People's Liberation Army Gen. Chen Bingde, chief of the general staff, spoke publicly for the first time this week about China's new aircraft carrier-killing anti-ship ballistic missile, the DF-21D, and played down its development.

Gen. Chen said during a press conference Monday that the missile was discussed during talks with Joint Chiefs Chairman Adm. Mike Mullen. He claimed the missile is "still under research-and-development process. It is not equipped yet."

Gen. Chen then sought to minimize the significance of a missile the Pentagon has called a game-changing "area-denial" weapon designed to keep U.S. ships out of Asian waters. Hitting a ship at sea with a ballistic missile requires precise accuracy.

"Even though if, in the future, we are successful in research and development of this kind of weapons system, it will be a system for defense," he said. His statements contradict those of Adm. Robert Willard, commander of U.S. forces in the Pacific, who said in December that the DF-21D was in the early stages of deployment after extensive testing.

Gen. Chen next criticized the Pentagon for "spending so much money on the military," asking if it wasn't "placing too much pressure on the taxpayers" during the recession.

"If U.S. could reduce a bit military spending to spend more on the improvement of livelihood of the American people and also do more good things for world people, wouldn't it be a better scenario?" Gen. Chen said, echoing similar calls from liberal-left congressional Democrats and other progressives.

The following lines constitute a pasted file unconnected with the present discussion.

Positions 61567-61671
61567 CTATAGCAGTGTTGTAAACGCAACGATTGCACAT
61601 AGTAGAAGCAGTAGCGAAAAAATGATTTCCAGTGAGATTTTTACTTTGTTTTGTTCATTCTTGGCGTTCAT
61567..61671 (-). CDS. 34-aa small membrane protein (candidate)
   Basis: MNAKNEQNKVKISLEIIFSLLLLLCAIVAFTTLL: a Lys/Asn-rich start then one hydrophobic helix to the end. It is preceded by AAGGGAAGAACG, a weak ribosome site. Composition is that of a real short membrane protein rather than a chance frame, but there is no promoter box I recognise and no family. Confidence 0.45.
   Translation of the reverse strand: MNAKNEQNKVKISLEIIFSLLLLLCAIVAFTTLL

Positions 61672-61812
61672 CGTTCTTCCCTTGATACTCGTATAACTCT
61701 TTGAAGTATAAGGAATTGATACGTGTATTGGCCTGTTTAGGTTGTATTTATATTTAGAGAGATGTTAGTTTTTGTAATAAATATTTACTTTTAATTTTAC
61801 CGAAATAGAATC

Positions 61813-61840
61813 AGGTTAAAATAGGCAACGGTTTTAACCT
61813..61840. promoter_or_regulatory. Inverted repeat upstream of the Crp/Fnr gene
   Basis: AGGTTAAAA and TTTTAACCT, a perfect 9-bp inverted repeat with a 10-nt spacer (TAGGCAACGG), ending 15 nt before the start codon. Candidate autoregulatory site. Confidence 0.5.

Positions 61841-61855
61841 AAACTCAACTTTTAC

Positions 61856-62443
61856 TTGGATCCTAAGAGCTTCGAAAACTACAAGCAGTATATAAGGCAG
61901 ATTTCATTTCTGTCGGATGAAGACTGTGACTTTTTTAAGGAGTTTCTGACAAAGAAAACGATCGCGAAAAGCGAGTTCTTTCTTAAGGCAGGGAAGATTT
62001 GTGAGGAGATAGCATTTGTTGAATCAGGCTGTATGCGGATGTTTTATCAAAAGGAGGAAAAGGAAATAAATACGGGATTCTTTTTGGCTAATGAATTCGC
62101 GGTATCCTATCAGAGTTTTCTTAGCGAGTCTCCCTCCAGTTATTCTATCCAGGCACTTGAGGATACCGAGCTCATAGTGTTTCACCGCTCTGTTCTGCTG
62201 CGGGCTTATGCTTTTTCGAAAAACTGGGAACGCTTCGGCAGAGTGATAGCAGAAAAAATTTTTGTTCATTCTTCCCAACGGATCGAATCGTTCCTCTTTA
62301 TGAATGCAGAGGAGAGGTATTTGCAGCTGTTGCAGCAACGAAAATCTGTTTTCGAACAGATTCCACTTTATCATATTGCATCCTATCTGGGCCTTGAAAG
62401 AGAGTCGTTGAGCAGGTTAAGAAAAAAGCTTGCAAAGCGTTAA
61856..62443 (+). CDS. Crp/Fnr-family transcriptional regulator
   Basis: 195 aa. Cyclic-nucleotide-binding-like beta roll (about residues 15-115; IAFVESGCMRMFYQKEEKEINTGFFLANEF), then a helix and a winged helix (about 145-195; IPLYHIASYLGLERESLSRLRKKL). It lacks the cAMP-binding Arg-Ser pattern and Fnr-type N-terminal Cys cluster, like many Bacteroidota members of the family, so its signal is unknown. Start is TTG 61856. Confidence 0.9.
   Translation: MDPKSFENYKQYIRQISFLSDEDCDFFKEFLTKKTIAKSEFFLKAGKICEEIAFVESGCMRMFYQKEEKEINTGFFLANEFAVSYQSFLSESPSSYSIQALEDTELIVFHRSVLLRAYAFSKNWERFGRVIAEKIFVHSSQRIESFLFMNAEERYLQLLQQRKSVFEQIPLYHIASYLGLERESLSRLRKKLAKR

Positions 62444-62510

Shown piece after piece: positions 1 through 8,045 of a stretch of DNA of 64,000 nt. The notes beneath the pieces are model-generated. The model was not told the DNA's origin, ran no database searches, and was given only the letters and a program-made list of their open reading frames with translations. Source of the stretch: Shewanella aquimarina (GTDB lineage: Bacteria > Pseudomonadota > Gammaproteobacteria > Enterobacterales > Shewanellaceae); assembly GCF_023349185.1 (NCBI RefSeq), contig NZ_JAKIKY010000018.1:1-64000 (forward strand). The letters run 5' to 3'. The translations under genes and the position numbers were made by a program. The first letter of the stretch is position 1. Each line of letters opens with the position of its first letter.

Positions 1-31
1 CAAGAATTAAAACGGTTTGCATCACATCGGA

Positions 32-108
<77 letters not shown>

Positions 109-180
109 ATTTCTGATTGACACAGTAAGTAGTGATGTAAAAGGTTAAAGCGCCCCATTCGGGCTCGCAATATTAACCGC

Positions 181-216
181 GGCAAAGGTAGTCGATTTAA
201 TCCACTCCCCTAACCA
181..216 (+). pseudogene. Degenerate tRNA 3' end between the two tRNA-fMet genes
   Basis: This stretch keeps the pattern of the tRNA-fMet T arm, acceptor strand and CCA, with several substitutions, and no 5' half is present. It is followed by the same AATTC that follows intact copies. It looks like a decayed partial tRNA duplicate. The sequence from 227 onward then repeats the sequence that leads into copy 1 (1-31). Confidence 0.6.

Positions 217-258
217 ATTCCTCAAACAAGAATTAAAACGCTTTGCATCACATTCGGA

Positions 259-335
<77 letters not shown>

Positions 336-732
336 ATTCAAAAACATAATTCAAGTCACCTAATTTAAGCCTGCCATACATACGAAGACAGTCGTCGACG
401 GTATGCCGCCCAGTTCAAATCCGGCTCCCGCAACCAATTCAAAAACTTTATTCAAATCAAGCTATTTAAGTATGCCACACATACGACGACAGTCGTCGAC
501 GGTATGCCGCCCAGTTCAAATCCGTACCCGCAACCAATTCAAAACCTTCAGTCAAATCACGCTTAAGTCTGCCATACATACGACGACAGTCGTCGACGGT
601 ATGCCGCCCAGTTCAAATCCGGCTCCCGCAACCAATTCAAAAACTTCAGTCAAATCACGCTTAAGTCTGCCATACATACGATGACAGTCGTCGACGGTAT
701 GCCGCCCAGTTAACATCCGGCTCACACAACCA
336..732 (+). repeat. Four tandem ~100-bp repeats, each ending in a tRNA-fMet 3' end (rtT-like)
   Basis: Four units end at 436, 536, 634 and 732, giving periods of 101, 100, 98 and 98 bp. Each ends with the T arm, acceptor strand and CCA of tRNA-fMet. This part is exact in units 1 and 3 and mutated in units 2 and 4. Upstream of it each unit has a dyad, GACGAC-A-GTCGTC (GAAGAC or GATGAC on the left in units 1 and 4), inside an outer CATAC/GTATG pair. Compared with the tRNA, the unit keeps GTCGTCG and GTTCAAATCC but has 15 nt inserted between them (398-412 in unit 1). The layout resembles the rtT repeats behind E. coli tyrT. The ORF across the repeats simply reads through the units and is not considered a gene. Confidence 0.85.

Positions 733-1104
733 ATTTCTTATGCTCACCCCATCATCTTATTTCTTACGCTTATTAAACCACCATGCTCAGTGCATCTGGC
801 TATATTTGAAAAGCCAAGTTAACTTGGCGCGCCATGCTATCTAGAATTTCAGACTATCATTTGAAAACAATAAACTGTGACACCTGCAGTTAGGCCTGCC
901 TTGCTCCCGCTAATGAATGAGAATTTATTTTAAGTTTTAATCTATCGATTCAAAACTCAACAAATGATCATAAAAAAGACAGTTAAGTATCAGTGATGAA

To further play down China's military, Gen. Chen said: "We are aware of the fact that what we lack most is the capability of long-distance [power] projection."

A defense official said Gen. Chen is on the leading edge of a new PLA propaganda campaign, what the Pentagon calls "denial and deception."

Gen. Chen's comments were likely intended to prompt a re-evaluation of China's DF-21D by U.S. intelligence agencies that studies have shown were chronically wrong or had underestimated China's military for at least the past two decades, caused in part by accepting disinformation aimed at fooling analysts, according to the official.